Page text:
I used to do some freelance writing for eHow.com. With one tab open to Google, I wrote article after article of instructions on painting bookshelves and booking hotels in rural Alabama. In a matter of minutes I taught myself how to do things and passed on the information—and just like that, my name was suddenly some kind of authority.
Most of us have little patience for truly learning new skills or knowledge these days. We want an eHow article or a 15-second lifehack video. We’ve been taught that a quick Google search teaches us everything we need to know.
So how do we learn patience? Is there a how-to article on waiting well?
The answer, of course, is yes. There’s a how-to article for everything. But while “6 Steps with Pictures!” might get you to that party you’re excited about that’s still two days away, it’s unlikely to last you through the seasons when the promise of joy in the morning seems distant.
Scripture frequently calls us to wait for the Lord, but it is a rare soul that does that naturally. And while I cannot offer you an easy fix, I can point you to some spiritual disciplines that help to form in us an attitude of patience and waiting. They are delightful—and difficult. They will take a long time, and you will have to do them more than once. You will, most likely, have to wait to see results, but perhaps the discipline of having discipline will offer you a lesson while you wait.
Fasting means abstaining from something for a designated period of time, with the intention of focusing your attention on God. People will often fast from a particular type of food, but the term can apply to anything. If you’re looking to learn to wait well, fast from things that allow you to take shortcuts. Give up your microwave, start walking instead of driving, or stop using text messaging. And then, as you wait for your food to cook or wait to reach your destination, pray for patience. Meditate on what it means to wait. Be open to what God has to teach you.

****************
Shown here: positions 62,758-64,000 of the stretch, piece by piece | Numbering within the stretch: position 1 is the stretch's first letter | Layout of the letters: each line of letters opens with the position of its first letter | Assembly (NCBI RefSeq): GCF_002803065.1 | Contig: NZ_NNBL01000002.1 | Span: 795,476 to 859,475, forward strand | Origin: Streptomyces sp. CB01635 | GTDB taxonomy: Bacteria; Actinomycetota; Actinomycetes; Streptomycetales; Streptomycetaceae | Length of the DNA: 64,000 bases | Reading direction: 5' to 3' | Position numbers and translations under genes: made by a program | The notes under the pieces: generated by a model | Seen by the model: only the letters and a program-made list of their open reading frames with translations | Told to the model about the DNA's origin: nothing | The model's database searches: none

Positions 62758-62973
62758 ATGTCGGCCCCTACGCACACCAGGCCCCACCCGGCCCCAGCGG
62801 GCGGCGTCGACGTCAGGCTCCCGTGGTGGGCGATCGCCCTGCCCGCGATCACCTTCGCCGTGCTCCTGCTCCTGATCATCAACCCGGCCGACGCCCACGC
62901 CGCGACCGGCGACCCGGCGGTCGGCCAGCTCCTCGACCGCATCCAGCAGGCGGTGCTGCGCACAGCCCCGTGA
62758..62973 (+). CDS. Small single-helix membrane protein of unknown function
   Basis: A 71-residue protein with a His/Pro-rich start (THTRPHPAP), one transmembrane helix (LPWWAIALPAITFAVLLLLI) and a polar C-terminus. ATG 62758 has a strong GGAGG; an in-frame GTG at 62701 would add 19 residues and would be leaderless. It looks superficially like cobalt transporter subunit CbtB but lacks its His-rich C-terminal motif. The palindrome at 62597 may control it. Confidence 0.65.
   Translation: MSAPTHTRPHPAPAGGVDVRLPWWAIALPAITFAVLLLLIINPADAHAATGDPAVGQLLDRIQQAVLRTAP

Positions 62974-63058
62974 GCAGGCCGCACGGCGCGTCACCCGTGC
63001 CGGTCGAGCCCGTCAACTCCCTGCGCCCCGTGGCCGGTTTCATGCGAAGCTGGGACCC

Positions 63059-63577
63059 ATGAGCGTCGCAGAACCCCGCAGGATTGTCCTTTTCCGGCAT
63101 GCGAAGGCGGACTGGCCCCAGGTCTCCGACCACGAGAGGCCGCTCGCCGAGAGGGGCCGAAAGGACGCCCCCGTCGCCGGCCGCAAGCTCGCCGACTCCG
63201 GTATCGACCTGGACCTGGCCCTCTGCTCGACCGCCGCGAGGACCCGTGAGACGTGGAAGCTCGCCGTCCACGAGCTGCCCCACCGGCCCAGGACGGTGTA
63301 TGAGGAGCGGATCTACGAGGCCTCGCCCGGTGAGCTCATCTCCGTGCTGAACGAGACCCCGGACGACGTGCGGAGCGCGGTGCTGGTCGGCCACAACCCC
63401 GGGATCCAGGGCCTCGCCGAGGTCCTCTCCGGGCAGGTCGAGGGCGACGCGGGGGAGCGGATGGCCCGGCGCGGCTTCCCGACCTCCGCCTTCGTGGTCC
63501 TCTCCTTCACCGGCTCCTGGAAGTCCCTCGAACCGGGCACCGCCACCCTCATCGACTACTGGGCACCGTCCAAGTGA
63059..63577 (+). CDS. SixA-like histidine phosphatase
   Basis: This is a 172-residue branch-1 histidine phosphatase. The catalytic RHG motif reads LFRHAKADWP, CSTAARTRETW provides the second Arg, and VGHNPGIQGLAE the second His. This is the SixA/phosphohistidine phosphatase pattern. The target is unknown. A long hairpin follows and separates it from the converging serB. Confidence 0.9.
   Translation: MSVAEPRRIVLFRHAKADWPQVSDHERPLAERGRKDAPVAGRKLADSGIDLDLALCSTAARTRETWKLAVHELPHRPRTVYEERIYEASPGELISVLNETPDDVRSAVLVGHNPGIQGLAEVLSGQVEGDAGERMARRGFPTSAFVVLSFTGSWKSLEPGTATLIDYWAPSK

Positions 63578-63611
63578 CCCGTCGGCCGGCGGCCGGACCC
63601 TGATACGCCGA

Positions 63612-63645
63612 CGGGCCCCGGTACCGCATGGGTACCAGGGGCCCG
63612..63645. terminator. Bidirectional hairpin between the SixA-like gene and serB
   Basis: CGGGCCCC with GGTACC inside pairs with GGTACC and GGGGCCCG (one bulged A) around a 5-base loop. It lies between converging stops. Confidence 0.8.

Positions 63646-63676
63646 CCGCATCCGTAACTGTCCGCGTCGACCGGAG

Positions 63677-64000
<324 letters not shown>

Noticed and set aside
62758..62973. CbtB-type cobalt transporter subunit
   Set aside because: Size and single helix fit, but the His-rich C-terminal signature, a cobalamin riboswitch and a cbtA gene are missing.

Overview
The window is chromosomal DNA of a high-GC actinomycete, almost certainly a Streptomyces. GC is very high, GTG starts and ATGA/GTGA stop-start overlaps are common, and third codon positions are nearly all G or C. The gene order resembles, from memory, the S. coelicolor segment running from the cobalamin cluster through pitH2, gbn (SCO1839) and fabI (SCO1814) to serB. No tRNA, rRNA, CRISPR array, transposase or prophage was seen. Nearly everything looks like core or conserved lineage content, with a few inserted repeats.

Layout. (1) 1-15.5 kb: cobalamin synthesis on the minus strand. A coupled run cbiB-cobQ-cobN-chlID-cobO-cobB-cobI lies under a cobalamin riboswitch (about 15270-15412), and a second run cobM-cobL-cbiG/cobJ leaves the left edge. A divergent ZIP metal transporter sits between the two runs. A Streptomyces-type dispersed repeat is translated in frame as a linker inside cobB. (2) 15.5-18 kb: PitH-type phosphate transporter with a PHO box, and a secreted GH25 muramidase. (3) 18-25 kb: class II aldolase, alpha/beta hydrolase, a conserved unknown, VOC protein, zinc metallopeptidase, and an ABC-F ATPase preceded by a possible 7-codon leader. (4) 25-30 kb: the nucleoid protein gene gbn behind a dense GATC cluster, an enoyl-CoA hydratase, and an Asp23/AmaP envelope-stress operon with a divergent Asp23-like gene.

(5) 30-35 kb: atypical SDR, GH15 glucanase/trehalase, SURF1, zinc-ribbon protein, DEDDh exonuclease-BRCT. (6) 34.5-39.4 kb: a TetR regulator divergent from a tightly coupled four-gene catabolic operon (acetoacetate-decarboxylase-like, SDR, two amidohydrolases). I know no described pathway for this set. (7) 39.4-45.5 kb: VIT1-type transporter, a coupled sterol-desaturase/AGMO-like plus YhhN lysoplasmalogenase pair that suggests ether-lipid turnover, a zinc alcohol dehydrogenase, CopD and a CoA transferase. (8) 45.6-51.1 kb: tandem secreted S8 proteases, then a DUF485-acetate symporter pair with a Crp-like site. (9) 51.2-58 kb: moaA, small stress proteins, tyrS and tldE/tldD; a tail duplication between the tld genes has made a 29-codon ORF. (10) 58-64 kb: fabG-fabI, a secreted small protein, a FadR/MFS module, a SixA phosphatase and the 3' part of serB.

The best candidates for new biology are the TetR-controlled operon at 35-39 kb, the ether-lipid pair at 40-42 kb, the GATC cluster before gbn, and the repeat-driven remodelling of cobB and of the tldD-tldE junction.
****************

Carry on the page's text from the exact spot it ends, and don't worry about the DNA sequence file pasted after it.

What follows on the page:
The practice of taking a sabbath—a day of rest in the Lord—has much to teach us, but one of its lessons is patience. The sabbath says, to everything and everyone but God, “That can wait.” Taking a sabbath means learning to wait while spending a day intentionally and mindfully in God’s presence, and there is no better place to form the habit of waiting.
This discipline is exactly what it sounds like. Do things more slowly than you normally would. Linger over a cup of coffee. Don’t multitask. Cut every vegetable for the soup separately and by hand. Be aware of your walking pace. There are a thousand and one things in our life that we can slow down. And when we choose to slow our lives, we invite God into the space that opens up. We learn that the process of waiting is slow but sweet when it happens with God.
One of my favorite books paints a picture of spiritual patience that has never left me: “I know that my Lord is the God of wheat fields and oak trees, of mountains and valleys, and that His answers, like his works, often require time.”
The practice of contemplation itself is slow. It takes time away from other things. (Are you sensing a theme?) But more than that, by focusing on God’s creation, we can gain perspective on the grandness of God’s time scale, and what it means to wait within that.
Scripture Memorization and Meditation
It takes a long time to memorize a passage of scripture. I don’t mean just being able to repeat it; I mean really memorizing it, so that it sits secure and immovable in your heart and mind. Meditating on scripture not only teaches you patience as your spirit slows, but it also solidifies that scripture in your mind. Seek out scriptures about patience or waiting, and invite God to speak to you as you turn the words over in your mind.
The Church Calendar
The liturgical calendar has entire seasons dedicated to waiting. Following a traditional church calendar means that you are waiting in community with the church, past, present, and future. The calendar is a way of marking the passage of time, which we so earnestly do while we wait, but the rich tradition behind the church calendar extends our frame of reference for time beyond just our waiting period. It places our experience in the whole ongoing experience of the church, and teaches us to wait in community with others.
Don’t wait to begin waiting well. Which of these disciplines can you incorporate into your spiritual life?